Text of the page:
Why There Is No One Size Fits All Framework But There Are One Size Fits All Technical Practices

May 17, 2018 — Posted by Al Shalloway

Most of my recent posts have been about first teaching the actual way of doing Agile (e.g., ATDD) with only a little about the frameworks. My claim is how to follow the framework will then be easier. The reason for this is in the nature of the generalization of frameworks vs the generalization of good techincal practices.

Frameworks address particular challenges. But the workflow to be used depends upon several factors:

  1. what capabilities are present in the organization
  2. culture
  3. organizational structure
  4. type of software being written (e.g., business, compiler)
  5. & others

Clearly what the challenge is & what the solutions are vary. It's nice to think it'll all be solved if people would just create a cross-functional team & follow a few ceremonies, but reality tells us otherwise.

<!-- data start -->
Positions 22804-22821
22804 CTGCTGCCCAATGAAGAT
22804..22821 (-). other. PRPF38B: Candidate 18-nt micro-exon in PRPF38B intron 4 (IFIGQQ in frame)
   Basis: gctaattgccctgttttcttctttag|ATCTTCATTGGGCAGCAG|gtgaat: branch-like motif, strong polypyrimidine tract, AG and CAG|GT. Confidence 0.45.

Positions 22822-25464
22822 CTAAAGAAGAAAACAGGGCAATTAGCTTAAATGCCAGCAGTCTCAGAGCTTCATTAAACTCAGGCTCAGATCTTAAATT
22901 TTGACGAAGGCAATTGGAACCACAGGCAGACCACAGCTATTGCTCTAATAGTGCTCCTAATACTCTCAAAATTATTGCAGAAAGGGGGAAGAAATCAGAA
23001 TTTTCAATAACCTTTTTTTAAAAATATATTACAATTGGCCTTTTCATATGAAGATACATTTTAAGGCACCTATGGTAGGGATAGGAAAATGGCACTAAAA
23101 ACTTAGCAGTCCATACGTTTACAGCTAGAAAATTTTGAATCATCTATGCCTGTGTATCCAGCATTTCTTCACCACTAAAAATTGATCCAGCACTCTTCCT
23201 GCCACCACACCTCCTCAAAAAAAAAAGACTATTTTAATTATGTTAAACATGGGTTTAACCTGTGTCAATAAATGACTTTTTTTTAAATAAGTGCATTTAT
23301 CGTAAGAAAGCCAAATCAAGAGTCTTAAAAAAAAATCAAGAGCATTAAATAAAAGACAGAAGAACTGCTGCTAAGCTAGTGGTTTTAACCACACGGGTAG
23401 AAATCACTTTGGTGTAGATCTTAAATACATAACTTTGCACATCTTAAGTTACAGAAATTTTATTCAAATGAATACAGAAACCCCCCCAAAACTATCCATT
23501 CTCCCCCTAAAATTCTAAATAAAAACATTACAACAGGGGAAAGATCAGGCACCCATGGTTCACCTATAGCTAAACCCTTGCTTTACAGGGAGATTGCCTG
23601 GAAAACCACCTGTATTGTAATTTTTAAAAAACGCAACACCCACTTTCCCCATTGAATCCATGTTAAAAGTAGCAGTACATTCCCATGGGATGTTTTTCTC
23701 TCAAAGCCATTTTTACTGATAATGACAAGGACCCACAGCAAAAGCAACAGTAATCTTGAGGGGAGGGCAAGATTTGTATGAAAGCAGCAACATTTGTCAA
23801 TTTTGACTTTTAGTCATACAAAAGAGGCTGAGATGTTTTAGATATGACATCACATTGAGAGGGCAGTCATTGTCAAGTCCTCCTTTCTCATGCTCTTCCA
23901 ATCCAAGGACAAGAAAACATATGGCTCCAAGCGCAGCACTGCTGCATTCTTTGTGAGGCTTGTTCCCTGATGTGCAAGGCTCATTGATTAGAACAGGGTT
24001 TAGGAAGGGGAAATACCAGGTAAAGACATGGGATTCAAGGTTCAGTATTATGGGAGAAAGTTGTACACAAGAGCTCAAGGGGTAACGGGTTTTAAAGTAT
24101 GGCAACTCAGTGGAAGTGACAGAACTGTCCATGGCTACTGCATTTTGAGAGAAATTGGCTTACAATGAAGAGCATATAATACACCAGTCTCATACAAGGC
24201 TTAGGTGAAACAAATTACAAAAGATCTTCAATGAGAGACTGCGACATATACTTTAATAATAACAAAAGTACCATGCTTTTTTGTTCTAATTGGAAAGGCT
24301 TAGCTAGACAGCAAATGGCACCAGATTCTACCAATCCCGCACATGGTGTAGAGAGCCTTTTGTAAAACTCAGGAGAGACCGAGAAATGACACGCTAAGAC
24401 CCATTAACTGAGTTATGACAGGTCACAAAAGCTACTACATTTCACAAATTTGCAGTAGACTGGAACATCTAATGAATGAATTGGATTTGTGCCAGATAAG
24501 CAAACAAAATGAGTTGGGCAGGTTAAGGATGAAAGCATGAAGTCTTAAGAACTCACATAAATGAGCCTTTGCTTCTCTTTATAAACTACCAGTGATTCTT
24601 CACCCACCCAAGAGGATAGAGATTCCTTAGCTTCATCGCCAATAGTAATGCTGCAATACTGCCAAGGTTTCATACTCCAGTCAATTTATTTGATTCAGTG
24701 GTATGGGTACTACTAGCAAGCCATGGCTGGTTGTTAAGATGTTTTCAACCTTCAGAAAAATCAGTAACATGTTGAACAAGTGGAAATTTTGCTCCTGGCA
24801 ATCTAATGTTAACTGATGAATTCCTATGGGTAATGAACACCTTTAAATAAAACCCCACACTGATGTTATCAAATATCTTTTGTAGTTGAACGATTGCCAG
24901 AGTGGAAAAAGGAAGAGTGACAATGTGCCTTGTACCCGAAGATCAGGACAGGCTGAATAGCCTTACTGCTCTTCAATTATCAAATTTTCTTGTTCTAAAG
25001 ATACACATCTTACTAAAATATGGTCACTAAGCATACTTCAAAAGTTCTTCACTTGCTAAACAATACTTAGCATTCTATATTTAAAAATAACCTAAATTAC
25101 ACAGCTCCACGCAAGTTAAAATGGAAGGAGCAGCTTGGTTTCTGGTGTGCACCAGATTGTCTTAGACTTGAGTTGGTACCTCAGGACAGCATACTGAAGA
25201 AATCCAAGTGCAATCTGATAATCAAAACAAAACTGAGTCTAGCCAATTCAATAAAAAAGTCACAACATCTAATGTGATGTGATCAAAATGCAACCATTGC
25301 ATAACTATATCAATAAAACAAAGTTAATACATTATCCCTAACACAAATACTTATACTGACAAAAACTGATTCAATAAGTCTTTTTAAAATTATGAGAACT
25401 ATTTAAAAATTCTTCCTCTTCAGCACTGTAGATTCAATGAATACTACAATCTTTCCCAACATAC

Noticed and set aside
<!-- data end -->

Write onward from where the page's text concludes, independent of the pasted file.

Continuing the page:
Here's the thing. Some technical practices are virtually always better. Everywhere. For example, thinking about how you'll test your code before writing your code. Encapsulating varying behavior. Avoiding redundancy. & quite a few others. Since these are the immutable practices we should learn how to do them first. What "framework" will support them will naturally become clear.

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About the author | Al Shalloway

Al Shalloway is the founder and CEO of Net Objectives. With 45 years of experience, Al is an industry thought leader in Lean, Kanban, product portfolio management, Scrum and agile design. He helps companies transition to Lean and Agile methods enterprise-wide as well teaches courses in these areas.



        

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